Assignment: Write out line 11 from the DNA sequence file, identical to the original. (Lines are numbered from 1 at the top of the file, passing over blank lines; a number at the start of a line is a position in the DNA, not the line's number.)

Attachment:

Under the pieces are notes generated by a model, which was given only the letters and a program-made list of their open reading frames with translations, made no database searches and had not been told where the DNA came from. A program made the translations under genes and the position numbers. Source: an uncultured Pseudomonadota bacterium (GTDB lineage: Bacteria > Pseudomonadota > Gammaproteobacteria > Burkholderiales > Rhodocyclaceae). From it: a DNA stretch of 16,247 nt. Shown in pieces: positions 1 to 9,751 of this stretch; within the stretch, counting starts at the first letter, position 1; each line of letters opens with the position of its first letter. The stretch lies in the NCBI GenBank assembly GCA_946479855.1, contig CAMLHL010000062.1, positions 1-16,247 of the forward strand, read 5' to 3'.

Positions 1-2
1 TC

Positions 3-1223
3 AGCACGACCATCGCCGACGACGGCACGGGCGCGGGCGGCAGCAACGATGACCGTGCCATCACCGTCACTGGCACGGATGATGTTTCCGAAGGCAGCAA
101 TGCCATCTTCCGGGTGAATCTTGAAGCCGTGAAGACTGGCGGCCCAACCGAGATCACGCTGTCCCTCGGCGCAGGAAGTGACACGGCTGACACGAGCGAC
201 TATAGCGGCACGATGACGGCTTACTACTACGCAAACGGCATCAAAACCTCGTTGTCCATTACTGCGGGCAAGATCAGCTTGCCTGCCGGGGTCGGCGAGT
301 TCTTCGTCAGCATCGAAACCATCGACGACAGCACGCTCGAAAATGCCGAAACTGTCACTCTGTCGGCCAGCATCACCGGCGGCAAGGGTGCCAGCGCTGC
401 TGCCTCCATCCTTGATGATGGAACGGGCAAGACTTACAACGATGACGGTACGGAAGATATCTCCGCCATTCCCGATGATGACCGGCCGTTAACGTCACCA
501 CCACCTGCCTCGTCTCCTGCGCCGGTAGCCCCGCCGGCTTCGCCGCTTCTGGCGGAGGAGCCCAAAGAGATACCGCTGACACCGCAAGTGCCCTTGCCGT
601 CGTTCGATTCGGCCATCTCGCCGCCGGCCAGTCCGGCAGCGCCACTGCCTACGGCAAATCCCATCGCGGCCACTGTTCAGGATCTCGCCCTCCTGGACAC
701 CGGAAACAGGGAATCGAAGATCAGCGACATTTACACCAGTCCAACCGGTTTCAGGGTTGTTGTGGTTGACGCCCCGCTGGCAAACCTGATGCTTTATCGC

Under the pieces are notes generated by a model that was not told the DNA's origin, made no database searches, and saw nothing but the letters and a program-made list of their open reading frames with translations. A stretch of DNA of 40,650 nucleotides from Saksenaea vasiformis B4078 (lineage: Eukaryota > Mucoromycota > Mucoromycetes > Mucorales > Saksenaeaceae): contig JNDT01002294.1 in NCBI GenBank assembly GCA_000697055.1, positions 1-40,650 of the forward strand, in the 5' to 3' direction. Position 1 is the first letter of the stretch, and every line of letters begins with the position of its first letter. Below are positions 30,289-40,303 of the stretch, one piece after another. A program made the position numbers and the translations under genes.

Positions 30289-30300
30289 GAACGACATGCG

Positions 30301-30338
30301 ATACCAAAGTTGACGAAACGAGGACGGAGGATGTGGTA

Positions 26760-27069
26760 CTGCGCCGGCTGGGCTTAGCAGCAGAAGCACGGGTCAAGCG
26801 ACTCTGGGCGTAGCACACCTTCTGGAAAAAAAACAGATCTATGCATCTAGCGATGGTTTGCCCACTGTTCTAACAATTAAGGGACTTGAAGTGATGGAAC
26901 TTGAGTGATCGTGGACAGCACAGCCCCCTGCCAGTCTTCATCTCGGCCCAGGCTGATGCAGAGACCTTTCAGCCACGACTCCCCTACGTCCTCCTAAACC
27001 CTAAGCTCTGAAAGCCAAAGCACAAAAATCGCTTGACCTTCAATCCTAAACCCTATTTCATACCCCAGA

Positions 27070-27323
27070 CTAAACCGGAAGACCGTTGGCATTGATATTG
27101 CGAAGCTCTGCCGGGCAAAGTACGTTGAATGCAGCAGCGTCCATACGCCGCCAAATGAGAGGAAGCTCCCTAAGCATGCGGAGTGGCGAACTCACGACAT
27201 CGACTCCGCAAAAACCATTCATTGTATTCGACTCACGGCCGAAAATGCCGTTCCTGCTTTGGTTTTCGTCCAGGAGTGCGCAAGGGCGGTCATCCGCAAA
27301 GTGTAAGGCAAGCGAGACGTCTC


601 CGTTCGATTCGGCCATCTCGCCGCCGGCCAGTCCGGCAGCGCCACTGCCTACGGCAAATCCCATCGCGGCCACTGTTCAGGATCTCGCCCTCCTGGACAC